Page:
Near Espoo, Finland
“I am a man of the forest,” Pekka Vaananen declares as he introduces himself. He’s a rugged looking Finn, with bright narrow eyes and rough skin on his face that shows his age. He smiles broadly and welcomes me to his home.
Well, I say ‘home’ but in reality this is more a compound for winter fun. And Pekka may use this place to sleep and host visitors, but his spiritual home is in the trees around us.
“The forest is my friend and I feel it is the biggest lesson we can learn, that life is from the forest,” he tells me.
“Because the trees are in their places and they cannot move but we can move. We are connected to the forest in a way that we don’t normally understand. The forest and the trees are giving us the oxygen which we breathe. Without them we cannot exist.”
It’s a rather transcendental introduction but it doesn’t seem out of place. The ground is covered in snow and the trees all around seem to rise magically out of this frozen earth. In the stillness and freshness of the Finnish winter, they give off an energy that I, as just a mere visitor, maybe can’t identify.
It’s been a busy couple of days for me and Pekka senses that. The first thing we do is walk the short distance to the traditional smokehouse-style cabin that you often find in the rural areas of Finland in these colder months.
Before we go in, he picks up two handfuls of snow and smashes it down on his head. He tells me to do the same. Now I should be awake, Pekka says with that big welcoming smile.
Inside the tent, it’s time for another ceremony of sorts. The fire is blazing in the centre, smoke rising up and out of the hole at the top.
It’s nice to have a bit of warmth after the cold and wet outside. I put my hands up to the flames but there’s barely time to relax before Pekka is pouring ground coffee onto my palms.
“You have loved ones who are not here,” he says in a way that makes me wonder whether he’s reading my mind.
In honour of them, in a flourish that makes me think of a wizard casting a spell, he throws the ground coffee onto the fire and bright sparks fill the room. I do the same.
When the sparks subside, my loved ones haven’t appeared. I start to form some doubts about Pekka’s magical abilities.
We’re not too far from Helsinki – about 30 minutes drive – and close to the city of Espoo, but it feels like we could be in the middle of nowhere. I find this magical – although it may not be Pekka’s doing directly.
Regardless, he has created this small business called Green Window which local and foreign visitors can use as a base to explore Finish nature just a short distance from the country’s capital.
“I want people to come out to the forest,” he explains, “because the more people that come, the forest believes that they will then protect the forest.”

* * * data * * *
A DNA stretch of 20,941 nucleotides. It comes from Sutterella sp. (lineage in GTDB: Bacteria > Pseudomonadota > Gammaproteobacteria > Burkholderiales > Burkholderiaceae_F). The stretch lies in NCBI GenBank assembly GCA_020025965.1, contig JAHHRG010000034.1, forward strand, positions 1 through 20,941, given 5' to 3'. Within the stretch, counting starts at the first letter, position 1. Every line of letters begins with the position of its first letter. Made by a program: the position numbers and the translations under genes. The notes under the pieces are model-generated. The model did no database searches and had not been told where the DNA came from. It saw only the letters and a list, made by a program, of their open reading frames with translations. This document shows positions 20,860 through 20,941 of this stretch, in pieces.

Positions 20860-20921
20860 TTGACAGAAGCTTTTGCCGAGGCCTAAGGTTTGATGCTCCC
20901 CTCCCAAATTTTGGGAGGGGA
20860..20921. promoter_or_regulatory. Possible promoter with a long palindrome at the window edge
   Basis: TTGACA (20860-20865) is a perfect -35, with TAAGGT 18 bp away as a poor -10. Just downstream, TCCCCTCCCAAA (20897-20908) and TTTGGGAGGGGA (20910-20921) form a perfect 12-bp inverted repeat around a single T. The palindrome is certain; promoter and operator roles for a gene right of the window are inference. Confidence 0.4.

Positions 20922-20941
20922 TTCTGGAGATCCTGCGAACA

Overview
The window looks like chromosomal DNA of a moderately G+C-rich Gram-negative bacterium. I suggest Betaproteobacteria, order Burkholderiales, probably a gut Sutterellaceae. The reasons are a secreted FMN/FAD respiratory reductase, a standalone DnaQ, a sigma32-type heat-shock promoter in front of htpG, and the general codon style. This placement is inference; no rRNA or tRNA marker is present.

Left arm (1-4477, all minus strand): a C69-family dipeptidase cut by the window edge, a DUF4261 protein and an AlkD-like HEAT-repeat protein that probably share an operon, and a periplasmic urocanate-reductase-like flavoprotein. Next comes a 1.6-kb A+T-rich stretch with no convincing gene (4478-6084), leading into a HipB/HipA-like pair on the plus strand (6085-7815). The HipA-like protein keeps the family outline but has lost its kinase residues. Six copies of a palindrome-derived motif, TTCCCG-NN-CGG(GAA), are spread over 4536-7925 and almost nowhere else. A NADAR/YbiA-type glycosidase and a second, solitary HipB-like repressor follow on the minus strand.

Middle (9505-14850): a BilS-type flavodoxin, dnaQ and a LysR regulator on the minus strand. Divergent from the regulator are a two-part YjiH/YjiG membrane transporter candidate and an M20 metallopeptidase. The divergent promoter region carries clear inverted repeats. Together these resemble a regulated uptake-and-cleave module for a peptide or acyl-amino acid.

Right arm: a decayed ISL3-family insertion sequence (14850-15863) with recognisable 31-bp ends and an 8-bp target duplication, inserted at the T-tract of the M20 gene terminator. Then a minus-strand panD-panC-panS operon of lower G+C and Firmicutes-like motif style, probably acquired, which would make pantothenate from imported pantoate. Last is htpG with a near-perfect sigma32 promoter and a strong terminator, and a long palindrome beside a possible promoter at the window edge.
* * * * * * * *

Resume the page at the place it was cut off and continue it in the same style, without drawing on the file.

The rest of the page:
Together we spend the afternoon in the snow and ice. I learn how to play curling, try my hand at sledding and even walk out onto a frozen lake to drop a fishing line down a small hole. No bites, for the record.
“Just relax,” Pekka says to me in the evening when I ask about the best way to enjoy this area.
“The forest doesn’t say you’re guilty of something. Just enjoy the tranquility. There are some values which have been like that forever. It doesn’t change, the people change.”
Perhaps this is a deeper way of thinking than I was expecting. It seems so apt, though.
This is my first time in Finland for winter and there is something unusually tranquil about it. For a country that is very proud of its silence, this is a whole new volume of nothingness.
The long dark nights make you look inside yourself rather than around you. Even during the days, the sun stays low in the sky and the soft light hits you right in the eyes. It’s never too bright and I wonder whether I’ve ever quite woken up from my dreams.
The morning after visiting Pekka at Green Window, I got out for an expedition on snow shoes with Eventure, another outdoor activity company close to Espoo and Helsinki.
Again, I find myself in the forests of Finland. This time it’s in the beautiful Nuuksio National Park which is part of the green belt that surrounds the capital and gives the country’s native animals the ability to roam freely across the land without the interruption of human development.
Oddly enough, with snow shoes strapped to my feet, I feel even closer to the nature myself. It’s because I’m not being bogged down in the thick snow that covers the ground or worrying about slipping on the patches of ice that lie hidden amongst the white.
I have the sensation of floating through the countryside as though it’s carrying me, rather than hindering.
I get to a frozen lake. An upturned boat on the shoreline seems out of place but it’s a reminder that, although the winter feels like it has encased everything in sight, it is ephemeral.
The branches carry white passengers, the animals in the water are trapped by a hard thick covering, the air bites my face, and the ground crunches underfoot. Still, all of this will change in the coming months.
I think back to my meeting with Pekka. He told me that we are all connected to the forest in a way that we don’t understand. I feel like I probably still don’t understand.
I haven’t had the luxury of decades spent amongst it, through changing seasons, the transitions of colours, and the various silences they produce. But I hope he is right. This is pure and fresh nature and I’m glad that it is a part of my world.
Time Travel Turtle was a guest of Visit Finland but the opinions, over-written descriptions and bad jokes are his own.